Site Review | Professional Jeweler


January 25, 1999
DomainGems.com

In the early '90s before the Web gained momentum, a few wise entrepreneurs recognized the profit potential of the domain name free-for-all. A centralized registration service called InterNic took charge of allocating domain names on a first-come-first-served basis, initially without considering trademark restrictions. A few people snatched up the most recognized names they could get (one man bought "mcdonalds.com") to make money selling them to desperate companies. When InterNic changed its policy to make registrants liable for trademark infringements in 1994, some still found a way to profit from domain names – by registering variations of names ("yahoos.com") or, more commonly, securing generic names that companies can use for high visibility on-line.

That's what gemstone company Maxam Magnata has done with more than 100 jewelry-related domain names, which it lists for sale or lease at www.DomainGems.com. The company registered powerful, descriptive names such as 18ktgold.com, BlueTourmaline.com and Lapidary.net with InterNic, and is now reselling them to companies who want maximum marketing potential for their Web sites. The site lists all available names alphabetically and by category (e.g., diamonds, auction houses, jewelry, precious gemstones).

Having a strategic domain name is one of the best ways to boost Web site traffic. "A lot of times when I don't want to sift through search engines, I'll just type a URL with what I'm looking for in the name and see what comes up," says Maxam Magnata owner Abigail Harris. "People don't get that they can have more than one name – that they can register their company name, but also can secure what they specialize in, or get groups of names that resemble each other." (Type www.ruby.com, for instance. It's owned by Kay Jewelers.)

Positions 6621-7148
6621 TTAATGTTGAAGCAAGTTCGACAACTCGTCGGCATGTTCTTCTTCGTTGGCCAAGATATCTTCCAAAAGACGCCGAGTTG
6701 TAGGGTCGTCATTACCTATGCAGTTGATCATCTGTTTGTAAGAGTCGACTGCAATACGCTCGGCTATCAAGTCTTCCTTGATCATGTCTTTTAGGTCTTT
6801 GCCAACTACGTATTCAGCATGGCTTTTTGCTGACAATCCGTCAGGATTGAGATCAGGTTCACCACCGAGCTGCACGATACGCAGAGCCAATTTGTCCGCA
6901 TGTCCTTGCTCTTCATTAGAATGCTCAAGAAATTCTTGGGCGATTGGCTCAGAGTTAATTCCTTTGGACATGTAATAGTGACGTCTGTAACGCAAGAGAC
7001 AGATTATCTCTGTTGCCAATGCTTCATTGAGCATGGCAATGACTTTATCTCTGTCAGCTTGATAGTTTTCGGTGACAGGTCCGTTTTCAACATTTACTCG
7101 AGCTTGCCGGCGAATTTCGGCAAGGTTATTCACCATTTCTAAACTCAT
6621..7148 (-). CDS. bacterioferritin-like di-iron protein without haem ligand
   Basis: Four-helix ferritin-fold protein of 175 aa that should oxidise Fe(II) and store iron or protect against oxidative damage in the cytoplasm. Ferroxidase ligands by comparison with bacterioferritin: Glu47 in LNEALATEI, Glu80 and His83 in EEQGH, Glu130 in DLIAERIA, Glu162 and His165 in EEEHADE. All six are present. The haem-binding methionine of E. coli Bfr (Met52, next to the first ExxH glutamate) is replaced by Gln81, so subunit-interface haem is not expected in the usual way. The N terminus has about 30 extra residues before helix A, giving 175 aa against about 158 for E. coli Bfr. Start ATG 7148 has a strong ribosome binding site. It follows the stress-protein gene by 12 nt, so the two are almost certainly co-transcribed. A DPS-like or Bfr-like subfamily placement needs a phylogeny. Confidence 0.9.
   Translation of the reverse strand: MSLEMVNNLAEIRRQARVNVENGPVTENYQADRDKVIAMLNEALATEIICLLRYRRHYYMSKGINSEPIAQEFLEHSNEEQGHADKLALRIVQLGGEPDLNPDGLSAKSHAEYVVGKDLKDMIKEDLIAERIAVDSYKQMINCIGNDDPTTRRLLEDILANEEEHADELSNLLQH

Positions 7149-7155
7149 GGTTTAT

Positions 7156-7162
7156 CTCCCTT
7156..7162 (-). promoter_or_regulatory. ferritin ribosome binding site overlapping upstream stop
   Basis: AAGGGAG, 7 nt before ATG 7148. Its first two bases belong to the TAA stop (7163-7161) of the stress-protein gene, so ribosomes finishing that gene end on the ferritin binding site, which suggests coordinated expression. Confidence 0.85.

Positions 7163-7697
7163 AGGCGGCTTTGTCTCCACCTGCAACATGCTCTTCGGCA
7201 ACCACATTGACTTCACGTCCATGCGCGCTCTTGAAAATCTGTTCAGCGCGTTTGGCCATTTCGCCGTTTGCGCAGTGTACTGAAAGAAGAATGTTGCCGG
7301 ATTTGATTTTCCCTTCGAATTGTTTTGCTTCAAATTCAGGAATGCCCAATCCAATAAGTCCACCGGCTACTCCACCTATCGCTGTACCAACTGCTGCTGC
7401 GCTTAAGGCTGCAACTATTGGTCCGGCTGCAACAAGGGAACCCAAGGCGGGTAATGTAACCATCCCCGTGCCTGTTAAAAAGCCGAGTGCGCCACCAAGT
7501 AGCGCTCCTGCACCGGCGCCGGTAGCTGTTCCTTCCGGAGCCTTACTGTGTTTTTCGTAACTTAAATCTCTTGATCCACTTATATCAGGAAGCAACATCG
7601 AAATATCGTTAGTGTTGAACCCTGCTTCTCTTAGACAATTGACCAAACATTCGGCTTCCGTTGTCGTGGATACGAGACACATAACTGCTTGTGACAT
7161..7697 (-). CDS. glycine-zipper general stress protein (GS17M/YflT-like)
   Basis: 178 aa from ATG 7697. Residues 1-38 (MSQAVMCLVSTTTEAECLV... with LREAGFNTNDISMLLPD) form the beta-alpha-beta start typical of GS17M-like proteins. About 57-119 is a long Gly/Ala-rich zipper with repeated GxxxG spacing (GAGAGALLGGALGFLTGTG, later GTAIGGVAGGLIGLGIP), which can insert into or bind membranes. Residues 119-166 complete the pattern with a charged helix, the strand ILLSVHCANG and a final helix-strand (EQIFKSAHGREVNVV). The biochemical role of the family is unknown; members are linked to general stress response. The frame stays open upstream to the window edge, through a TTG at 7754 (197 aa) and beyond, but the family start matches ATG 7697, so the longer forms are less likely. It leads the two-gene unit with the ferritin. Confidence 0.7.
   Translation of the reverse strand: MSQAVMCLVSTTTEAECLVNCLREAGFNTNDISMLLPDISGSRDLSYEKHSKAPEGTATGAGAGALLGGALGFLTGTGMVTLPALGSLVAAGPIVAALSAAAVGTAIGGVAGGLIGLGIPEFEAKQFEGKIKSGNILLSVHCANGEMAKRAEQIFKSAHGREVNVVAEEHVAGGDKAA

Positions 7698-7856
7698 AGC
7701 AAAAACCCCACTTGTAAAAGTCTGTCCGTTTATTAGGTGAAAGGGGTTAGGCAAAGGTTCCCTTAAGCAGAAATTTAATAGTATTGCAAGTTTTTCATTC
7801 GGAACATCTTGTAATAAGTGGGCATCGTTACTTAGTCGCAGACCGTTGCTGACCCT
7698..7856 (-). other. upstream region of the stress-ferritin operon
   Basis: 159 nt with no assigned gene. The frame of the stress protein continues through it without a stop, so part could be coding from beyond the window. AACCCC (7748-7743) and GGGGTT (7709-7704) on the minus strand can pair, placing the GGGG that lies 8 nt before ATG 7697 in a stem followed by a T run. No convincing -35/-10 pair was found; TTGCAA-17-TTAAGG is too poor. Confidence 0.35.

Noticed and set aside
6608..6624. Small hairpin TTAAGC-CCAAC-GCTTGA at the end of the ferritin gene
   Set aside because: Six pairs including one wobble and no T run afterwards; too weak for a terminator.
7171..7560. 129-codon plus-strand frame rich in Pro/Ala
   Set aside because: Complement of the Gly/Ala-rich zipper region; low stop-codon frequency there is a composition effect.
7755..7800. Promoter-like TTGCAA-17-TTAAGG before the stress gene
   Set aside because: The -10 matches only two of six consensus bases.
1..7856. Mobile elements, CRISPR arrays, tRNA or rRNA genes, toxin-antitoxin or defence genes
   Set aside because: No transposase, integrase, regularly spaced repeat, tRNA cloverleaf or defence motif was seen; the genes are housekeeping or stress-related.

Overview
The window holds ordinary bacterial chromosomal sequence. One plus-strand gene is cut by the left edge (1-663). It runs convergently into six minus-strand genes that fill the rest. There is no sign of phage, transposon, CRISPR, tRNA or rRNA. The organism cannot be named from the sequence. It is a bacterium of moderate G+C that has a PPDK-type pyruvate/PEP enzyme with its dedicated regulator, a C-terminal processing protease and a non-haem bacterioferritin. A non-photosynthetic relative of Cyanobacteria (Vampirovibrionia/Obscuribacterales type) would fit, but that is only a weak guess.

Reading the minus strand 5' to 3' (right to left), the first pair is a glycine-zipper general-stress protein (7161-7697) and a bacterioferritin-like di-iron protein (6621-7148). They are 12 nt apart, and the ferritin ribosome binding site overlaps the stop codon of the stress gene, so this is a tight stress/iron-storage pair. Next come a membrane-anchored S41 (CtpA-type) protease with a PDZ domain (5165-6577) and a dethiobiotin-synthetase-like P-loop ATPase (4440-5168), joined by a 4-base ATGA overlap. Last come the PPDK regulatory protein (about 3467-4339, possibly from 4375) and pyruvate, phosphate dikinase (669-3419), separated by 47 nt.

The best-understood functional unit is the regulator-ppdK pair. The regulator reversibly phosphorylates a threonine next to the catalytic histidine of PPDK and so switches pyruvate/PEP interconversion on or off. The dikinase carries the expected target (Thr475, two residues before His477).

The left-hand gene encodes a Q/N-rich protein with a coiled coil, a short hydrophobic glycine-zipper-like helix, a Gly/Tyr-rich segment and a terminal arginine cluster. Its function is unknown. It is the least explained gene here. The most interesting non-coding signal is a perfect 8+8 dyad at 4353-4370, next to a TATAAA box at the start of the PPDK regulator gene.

As everybody gets on-line, domain names are becoming more scarce, says Harris. Some of the best jewelry and gemstone ones have already been taken – sometimes by companies outside the industry. "Diamond.com is a software company, and Rubies.com takes you to a costume shop," she says. So Harris secured many of the remaining names to reserve them for jewelry industry use. The names vary in price according to their market potential, ranging from $2,500 to $25,000. Most are in the $5,000 to $10,000 range, and interested companies should contact Maxam Magnata for quotes. Companies can also lease names to sample their success.

The Web site includes a well-written explanation of the value of domain names and what they can do for business. "Owning a good domain name is the equivalent of years of expensive advertising and marketing," the section says.

- by Stacey King

www.domaingems.com